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 The Sacramento Update
The End of A... Legislative Session!
WBy Kate Bell, Kate Bell Strategies
e are now past the October 10, 2021, deadline for Governor Newsom to sign or veto proposed legislation. Fortunately, the Governor signed Assembly Bill 602, Senate Bill 10, and Senate Bill 607, which were three bills
that we had requested he sign during the final month of the Legislative Session. The Apartment Association of Greater Los Angeles had two veto requests, Assembly Bills 838 and 1487 and Governor Newsome vetoed just one of them, Assembly Bill 1487.
2021 Legislative Summary – A Mixed Bag of Wins and Loses, But Many Wins!
The following were our “Wins” on the Governor’s Desk:
• Assembly Bill 602 (Grayson): Development Fees – Requires a local agency that conducts an impact fee nexus study to follow specific standards: (i) an impact fee nexus study be adopted before adoption of development fee, (ii) the impact fee study identify the level of service existing and proposed new level of service, and include an explanation of why the new level of service is necessary, and (iii) require that the calculation of a fee levied on a housing development project be levied proportionately to the square footage of the proposed units, or make specified findings explaining why square footage is not an appropriate metric to calculate the fees. This was signed by the Governor.
• Assembly Bill 1487 (Gabriel): Legal Services Trust Fund Commission and Homelessness Prevention Fund - This “right to counsel” bill would have funded legal services for renters facing eviction proceedings and was vetoed at our request.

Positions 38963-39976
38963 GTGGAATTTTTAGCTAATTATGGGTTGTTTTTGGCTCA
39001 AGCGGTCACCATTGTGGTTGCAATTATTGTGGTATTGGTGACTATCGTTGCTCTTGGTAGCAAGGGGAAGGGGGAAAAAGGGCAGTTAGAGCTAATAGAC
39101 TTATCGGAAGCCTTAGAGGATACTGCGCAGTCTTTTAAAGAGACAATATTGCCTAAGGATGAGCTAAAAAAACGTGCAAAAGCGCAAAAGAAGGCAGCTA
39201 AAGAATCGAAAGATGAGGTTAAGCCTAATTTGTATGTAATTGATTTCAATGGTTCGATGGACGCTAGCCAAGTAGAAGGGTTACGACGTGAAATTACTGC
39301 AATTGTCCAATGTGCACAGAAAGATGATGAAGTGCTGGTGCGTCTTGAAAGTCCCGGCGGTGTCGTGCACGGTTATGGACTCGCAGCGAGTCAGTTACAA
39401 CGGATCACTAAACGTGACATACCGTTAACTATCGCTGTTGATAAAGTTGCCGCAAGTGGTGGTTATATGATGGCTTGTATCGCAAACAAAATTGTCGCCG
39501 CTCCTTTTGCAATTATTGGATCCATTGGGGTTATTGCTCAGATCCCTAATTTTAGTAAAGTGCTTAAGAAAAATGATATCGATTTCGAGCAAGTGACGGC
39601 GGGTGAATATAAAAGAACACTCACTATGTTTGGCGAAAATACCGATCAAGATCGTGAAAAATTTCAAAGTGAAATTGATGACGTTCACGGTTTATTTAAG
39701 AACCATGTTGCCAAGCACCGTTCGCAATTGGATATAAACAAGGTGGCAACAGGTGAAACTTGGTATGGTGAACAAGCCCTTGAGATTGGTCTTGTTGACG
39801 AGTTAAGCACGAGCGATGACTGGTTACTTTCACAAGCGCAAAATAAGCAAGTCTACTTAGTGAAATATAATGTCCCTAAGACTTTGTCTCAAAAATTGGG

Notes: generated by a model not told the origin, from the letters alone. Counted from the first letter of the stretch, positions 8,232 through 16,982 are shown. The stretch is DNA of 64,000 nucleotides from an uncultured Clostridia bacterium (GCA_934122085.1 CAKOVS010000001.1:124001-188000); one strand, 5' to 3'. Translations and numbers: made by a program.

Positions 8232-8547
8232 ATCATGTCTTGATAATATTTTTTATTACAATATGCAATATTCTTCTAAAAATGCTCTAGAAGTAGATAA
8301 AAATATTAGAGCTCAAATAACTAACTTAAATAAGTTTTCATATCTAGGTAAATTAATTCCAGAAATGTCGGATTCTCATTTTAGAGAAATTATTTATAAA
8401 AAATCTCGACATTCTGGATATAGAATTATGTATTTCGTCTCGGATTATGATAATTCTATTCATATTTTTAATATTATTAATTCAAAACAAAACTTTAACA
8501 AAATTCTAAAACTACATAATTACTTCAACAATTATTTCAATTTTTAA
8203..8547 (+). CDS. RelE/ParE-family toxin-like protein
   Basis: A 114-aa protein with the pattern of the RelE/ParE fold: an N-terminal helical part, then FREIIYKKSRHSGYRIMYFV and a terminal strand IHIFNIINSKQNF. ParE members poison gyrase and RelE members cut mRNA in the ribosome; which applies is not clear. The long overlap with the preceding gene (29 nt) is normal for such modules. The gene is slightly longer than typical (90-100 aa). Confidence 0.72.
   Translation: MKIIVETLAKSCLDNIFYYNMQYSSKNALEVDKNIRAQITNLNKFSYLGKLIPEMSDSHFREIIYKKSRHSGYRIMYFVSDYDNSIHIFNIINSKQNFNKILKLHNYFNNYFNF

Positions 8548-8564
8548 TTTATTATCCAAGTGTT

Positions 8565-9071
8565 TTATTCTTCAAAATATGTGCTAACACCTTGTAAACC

• Senate Bill 10 (Wiener): Planning and Zoning Housing Development and Density – This bill will allow cities to zone for up to 10 housing units per parcel in urban areas or places close to transit. This was also signed by the Governor.
• Senate Bill 219 (McGuire) : Cancellation of Property Tax Penalties and Costs - This bill gives tax collectors flexibility to limit or remove penalties for late property tax payments upon a showing
impact of COVID related financial distress, and it was signed by the Governor.
Senate Bill 607 (Min): Professions and Vocations – Included within the bill is the Apartment Association of Greater Los Angeles requested “fix” to the 2019 balcony inspection bill. Now, balcony inspectors may also complete necessary repair work, which will encourage more vendors to conduct the inspections. This was signed by Governor Newsom.
During this past year, the following proposed bills were defeated, in part, due to the lobbying efforts of the Apartment Association of Greater Los Angeles:
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Assembly Bill 854 (Lee): Ellis Act / Withdrawal of Accommodations – This would have imposed restrictions of the use of the Ellis Act to exit the rental housing business.
Assembly Bill 1000 (Ward): Fair Employment and Housing Protections – This bill would have prohibited a background check service provider from including specified information in a background check, including any fine, penalty, or charge related to camping, sleeping, sitting, or lying down in public spaces, or living in vehicles.
Assembly Bill 1188 (Wicks): Rent Registry – This bill would have created a statewide rental registry.
Assembly Bill 1199 (Gipson): Homes for Families and Corporate Monopoly Transparency Excise Tax – This bill would have imposed a 25% excise tax on certain gross rents.
Assembly Bill 1241 (Jones Sawyer): Rental Housing Unlawful Housing Practices – This bill would have made it unlawful for any owner of a rental housing accommodation to inquire about, or require an applicant for a rental housing accommodation to disclose, a criminal record during the initial application assessment phase.
Senate Bill 679 (Kamlager-Dove): Los Angeles County Affordable Housing Solutions Agency – This bill would have formed a new, quasi-government agency that had the power to raise additional taxes by imposing property and other taxes on housing

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